The Australian Animal Health Laboratory reported the first positive test in a dog for Hendra virus from natural exposure. The dog had no reported illness but likely contracted the infection from one of three horses on the same property that died from Hendra between June and July.
Several Queensland and New South Wales properties are under quarantine due to the equine Hendra virus infection. Hendra is in the Paramyxoviridae family, which was first isolated in 1994 during an outbreak of respiratory and neurologic disease in horses and humans in Hendra, Australia. Human and equine infections are spillover events from the natural hosts for the virus, flying foxes.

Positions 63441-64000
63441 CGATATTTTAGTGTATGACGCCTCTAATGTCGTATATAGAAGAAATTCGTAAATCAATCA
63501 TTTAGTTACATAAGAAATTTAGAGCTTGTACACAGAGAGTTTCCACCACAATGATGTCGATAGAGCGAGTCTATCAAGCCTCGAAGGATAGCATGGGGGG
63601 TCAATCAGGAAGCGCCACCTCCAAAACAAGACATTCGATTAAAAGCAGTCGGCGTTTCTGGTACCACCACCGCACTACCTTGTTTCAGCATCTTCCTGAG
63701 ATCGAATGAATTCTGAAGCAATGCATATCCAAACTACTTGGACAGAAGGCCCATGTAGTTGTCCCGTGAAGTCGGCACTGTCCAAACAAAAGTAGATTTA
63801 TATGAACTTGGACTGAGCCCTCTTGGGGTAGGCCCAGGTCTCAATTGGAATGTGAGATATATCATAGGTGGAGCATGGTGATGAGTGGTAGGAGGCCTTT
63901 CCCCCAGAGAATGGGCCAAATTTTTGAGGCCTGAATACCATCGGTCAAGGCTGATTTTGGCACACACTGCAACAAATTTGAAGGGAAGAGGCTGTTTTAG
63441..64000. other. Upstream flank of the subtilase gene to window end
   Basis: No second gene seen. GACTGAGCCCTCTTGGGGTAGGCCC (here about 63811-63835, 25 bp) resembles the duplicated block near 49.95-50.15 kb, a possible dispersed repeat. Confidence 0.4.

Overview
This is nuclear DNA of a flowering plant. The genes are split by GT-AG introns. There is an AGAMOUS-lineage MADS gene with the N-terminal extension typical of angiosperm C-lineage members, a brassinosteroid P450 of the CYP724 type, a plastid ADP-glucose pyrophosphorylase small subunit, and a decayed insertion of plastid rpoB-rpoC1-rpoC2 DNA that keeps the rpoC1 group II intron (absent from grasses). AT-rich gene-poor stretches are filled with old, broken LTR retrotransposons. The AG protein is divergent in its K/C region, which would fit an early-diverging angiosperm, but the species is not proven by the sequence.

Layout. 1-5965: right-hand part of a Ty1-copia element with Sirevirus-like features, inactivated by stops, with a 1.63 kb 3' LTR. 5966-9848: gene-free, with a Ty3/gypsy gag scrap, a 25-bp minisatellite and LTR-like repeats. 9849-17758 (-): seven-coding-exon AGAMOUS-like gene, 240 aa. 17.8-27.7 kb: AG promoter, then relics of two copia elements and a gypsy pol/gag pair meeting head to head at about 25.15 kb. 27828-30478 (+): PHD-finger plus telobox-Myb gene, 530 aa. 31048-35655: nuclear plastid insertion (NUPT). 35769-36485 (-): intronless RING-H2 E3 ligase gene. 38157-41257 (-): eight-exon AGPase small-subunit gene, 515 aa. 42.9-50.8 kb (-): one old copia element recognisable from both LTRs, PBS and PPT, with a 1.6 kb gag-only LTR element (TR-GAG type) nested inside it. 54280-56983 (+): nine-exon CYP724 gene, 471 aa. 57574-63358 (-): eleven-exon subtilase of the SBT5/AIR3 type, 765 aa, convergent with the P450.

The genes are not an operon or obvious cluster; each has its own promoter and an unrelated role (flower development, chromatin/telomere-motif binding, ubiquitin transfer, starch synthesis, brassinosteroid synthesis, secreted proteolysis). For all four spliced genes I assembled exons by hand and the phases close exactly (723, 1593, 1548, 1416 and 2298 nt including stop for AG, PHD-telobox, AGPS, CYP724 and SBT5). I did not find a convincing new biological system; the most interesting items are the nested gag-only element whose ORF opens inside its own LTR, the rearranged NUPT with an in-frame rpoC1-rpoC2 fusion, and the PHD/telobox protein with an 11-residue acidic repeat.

All dogs are tested when exposure to infected horses is suspected. National policy is that Hendra-infected domestic animals are euthanized because of public health risk.
The route of infection between bats and horses is believed to be via bat bodily fluids, including saliva, urine and birthing fluids contaminating horse feed or water. The virus rarely spreads between horses. There is no evidence of the virus being transmitted directly from flying foxes, also known as fruit bats, to humans.
Quarantine and disinfection is the only preventive measures, as no vaccine or treatment is available, according to Dr. Andy Carroll, chief veterinary officer of the Department of Agriculture, Fisheries and Forestry, Australian government, Canberra, Australia.